Feeds

Petty crimes, 150,000 kids and a million new records

Police DNA database under fire

Providing a secure and efficient Helpdesk

Have you ever used one of those machines at a fairground or on a seaside pier? You know, the ones that stretch a penny out, imprinting it with a touristy message and the date of your holiday?

Well, get yourself down to the local nick and hand over your fingerprints and a DNA sample immediately, because defacing a coin is one of 5,000 offences that will qualify you for inclusion on the Police National Computer, according to a report from The Association of Chief Police Officers (ACPO).

Other qualifying crimes include picking wildflowers, cruelty to a badger and attempting to kill yourself.

Deletion of a record will remain "exceptional", and only at the discretion of a chief of police. ACPO sets out guidelines for cases where this discretion might be exercised, for example in the case of an unlawful arrest or sampling, or when it is "established beyond reasonable doubt that no offence existed".

Which sounds rather like "guilty until proven innocent" to us, but what would we know?

ACPO says it has now clarified the difference between records being held for police work and records being held for other purposes. The report says that access to the records of anyone not convicted of an offence will be restricted to police only, but that the record will not be destroyed.

"The record will be retained on PNC until that person is deemed to have reached 100 years of age," the report says.

The PNC now contains over 4.5 million records, and according to the Liberal Democrats more than one million new names have been added to the database in the last ten months. Liberal Democrat Shadow Home Secretary Nick Clegg MP said in a statement that more than 150,000 children under 16 have now been profiled and their records stored, adding:

"These figures underline the shocking extent to which this database has intruded, often without parental consent, into the lives of our children. Thousands of these children will have been found guilty of no crime, yet samples of their DNA will remain on file for life.

"The disturbing and illiberal policy of adding a child's most personal information to a massive government computer system, simply on the grounds of an accusation, must stop immediately." ®

Beginner's guide to SSL certificates

More from The Register

next story
Facebook, Apple: LADIES! Why not FREEZE your EGGS? It's on the company!
No biological clockwatching when you work in Silicon Valley
Doctor Who's Flatline: Cool monsters, yes, but utterly limp subplots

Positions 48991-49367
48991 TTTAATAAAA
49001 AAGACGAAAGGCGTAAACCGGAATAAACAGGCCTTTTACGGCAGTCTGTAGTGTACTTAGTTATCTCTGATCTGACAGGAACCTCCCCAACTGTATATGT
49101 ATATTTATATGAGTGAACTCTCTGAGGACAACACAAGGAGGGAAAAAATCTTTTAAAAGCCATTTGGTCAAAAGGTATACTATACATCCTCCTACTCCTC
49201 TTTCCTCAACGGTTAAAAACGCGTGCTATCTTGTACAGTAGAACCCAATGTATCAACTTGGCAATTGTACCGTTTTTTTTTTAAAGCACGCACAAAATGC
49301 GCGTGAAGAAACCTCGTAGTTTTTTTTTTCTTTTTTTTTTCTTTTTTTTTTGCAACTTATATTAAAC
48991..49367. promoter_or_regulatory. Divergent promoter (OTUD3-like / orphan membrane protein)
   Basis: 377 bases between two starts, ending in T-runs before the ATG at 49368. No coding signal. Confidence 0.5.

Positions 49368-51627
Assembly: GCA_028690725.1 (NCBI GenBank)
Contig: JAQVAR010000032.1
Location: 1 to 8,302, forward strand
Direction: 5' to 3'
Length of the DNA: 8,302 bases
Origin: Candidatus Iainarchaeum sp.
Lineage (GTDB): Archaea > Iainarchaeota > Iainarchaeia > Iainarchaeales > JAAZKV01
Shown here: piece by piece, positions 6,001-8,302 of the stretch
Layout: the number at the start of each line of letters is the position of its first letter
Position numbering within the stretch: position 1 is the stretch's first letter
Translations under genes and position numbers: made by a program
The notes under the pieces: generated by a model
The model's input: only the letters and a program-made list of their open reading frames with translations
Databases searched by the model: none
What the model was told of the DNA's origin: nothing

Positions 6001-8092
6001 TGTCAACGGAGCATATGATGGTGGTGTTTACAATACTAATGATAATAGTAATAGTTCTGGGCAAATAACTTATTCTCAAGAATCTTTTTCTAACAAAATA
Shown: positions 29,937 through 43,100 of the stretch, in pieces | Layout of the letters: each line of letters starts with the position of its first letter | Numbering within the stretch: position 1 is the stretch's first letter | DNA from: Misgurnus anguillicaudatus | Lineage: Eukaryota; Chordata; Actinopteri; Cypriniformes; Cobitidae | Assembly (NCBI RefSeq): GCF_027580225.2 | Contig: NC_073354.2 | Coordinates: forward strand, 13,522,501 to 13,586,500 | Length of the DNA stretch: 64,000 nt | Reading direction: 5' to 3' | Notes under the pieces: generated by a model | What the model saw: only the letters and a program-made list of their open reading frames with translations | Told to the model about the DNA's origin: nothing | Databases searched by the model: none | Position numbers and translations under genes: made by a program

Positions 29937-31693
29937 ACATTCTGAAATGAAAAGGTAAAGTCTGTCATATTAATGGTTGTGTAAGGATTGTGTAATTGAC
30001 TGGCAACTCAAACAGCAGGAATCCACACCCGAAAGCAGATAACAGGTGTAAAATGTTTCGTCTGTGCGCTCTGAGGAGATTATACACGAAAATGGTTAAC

We know what the Doctor does, stop going on about it already
'Cowardly, venomous trolls' threatened with TWO-YEAR sentences for menacing posts
UK government: 'Taking a stand against a baying cyber-mob'
Happiness economics is bollocks. Oh, UK.gov just adopted it? Er ...
Opportunity doesn't knock; it costs us instead
Arab States make play for greater government control of the internet
Nerds told to get lost in last-minute power grab bid at UN meeting
Zippy one-liners, broken promises: Doctor Who on the Orient Express
Series finally hits stride, but Clara's U-turn is baffling
Don't bother telling people if you lose their data, say Euro bods
You read that right – with the proviso that it's encrypted
Apple SILENCES Bose, YANKS headphones from stores
The, er, Beats go on after noise-cancelling spat
prev story

Whitepapers

Forging a new future with identity relationship management
Learn about ForgeRock's next generation IRM platform and how it is designed to empower CEOS's and enterprises to engage with consumers.
Why cloud backup?
Combining the latest advancements in disk-based backup with secure, integrated, cloud technologies offer organizations fast and assured recovery of their critical enterprise data.
Win a year’s supply of chocolate
There is no techie angle to this competition so we're not going to pretend there is, but everyone loves chocolate so who cares.
High Performance for All
While HPC is not new, it has traditionally been seen as a specialist area – is it now geared up to meet more mainstream requirements?
Intelligent flash storage arrays
Tegile Intelligent Storage Arrays with IntelliFlash helps IT boost storage utilization and effciency while delivering unmatched storage savings and performance.